 How this experience shaped your interest in the management of sport today.
Make sure you check the Assessment Brief and the Rubric:
 Content Audience and Purpose 30%
 Personal autonomy, accountability and reflective skill 40%
 Effective Communication 30%
Module Two Topics
1. Corporate Governance
2. Sport Governance
3. Common issues in Sport
This Week:
4. Risk Management defined
5. Risk Categories
6. Risk Management Framework
Module Two Readings
1. Module Two Lecture Slides
2. Sport Australia (2020). Sport Governance Principles. Retrieved
3. Risk Management Resource: For Recreation and Sport
4. Neale, W.C. (1964). The Peculiar Economics of Professional
Sports, The Quarterly Journal of Economics, 78(1), 1-14.
Discussion Forum: Week 4
Do you think people are attracted to playing sport because of the risks involved, or should we try to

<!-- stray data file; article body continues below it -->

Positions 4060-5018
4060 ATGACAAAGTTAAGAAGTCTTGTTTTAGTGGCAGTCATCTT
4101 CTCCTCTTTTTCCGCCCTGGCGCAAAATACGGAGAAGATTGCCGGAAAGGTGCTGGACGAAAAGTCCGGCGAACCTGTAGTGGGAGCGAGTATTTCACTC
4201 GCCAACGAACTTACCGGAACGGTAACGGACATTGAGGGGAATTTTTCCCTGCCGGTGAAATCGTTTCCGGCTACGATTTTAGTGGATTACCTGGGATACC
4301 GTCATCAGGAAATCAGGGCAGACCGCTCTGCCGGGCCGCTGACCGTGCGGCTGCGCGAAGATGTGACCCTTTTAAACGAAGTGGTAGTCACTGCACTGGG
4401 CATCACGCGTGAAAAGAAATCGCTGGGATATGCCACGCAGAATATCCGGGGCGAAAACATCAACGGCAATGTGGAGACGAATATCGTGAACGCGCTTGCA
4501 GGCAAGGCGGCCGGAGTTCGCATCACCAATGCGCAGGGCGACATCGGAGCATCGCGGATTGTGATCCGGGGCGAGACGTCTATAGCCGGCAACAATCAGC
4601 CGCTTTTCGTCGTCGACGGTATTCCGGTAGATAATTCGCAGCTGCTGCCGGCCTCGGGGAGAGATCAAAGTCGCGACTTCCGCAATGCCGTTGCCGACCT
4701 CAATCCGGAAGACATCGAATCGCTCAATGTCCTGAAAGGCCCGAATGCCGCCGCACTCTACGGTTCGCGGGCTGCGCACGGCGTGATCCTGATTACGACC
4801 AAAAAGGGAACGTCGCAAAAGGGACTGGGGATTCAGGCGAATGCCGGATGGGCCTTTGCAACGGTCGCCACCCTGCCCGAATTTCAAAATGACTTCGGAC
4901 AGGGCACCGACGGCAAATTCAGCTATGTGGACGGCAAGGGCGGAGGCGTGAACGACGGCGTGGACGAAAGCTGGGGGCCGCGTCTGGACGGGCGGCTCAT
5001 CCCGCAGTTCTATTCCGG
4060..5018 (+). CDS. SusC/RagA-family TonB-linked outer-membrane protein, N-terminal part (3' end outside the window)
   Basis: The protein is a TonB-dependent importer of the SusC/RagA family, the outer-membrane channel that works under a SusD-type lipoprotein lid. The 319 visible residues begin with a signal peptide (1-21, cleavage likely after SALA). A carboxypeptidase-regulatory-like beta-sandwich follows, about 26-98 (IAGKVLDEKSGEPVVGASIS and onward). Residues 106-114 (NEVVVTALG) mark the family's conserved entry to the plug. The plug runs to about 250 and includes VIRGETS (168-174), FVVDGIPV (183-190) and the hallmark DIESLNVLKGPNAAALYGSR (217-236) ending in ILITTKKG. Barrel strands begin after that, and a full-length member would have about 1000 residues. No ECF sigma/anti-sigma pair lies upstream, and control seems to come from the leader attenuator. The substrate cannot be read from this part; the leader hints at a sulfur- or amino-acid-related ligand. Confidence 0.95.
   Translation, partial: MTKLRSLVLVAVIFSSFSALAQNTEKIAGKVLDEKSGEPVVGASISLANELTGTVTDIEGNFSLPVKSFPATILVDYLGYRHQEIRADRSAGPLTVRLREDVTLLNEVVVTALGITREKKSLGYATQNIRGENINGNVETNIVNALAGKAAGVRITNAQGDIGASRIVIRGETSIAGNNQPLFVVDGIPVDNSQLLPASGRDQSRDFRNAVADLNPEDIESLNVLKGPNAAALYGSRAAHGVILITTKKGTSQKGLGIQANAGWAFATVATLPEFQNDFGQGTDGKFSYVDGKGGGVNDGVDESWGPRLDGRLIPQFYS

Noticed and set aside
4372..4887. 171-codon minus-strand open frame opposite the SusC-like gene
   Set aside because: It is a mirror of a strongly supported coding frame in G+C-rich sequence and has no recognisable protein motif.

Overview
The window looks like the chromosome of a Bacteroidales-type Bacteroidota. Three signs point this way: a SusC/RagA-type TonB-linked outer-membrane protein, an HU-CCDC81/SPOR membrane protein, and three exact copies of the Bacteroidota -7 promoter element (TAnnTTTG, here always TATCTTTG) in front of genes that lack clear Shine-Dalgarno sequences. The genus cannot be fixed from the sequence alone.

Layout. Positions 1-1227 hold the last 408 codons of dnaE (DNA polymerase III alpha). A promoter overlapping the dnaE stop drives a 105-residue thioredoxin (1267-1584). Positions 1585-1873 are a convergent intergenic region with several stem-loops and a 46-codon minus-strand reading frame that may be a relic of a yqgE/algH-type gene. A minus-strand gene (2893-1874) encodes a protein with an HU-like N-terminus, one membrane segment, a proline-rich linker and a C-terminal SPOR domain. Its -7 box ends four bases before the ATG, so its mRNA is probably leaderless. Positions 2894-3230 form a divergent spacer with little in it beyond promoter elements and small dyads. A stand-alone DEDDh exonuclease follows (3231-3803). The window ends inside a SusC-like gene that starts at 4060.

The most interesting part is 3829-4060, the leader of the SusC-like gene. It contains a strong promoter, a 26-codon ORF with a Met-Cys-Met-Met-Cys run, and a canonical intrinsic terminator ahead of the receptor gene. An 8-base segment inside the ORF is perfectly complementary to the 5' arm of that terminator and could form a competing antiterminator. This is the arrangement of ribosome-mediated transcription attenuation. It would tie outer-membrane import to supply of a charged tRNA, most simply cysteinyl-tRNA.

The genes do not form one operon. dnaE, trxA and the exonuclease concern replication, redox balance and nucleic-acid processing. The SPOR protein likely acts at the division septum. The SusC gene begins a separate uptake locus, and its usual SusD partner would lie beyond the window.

eliminate all risks?
Francesco: In terms of risks in sport or physical activity, risks will always be in play, but we need to
mitigate risks such as cricket, recently adjusted helmets due to Hughes death, the reduction of head high
bouncers. This is where governance would play an integral part and address issues, in this case the
AFL, needs to strengthen the laws on players suffering concussion, particularly on 2nd hit and more.
Ned: I think a certain amount of spectators and players are drawn to risk in sports such as big tackles
and fights, although it is necessary to try and eliminate risks to assist player wellbeing, e.g. NRL
banning the punch and serving out suspensions to anyone involved.
Student Exercise – List the types of risks in sport
Class Activity – Types of Risks
Class Activity – Mick Fanning shark attack
Check out:
Sport Governance Principles
Familiarise yourself with the Sport Australia Governance Principles, and
then see if your favourite Australian sport has adopted any of the principles.
Additional information available at:
Eliminating Risk?
To eliminate all risks of harm would remove the challenge and fun
associated with most sports and events.
However the Governance Principles outlined by the ASX (#7) and
Sport Australia (#7) strongly reinforce the need to manage risk.
Sport Australia suggests that: to proactively protect the
organisation from harm, the board ensures the organisation has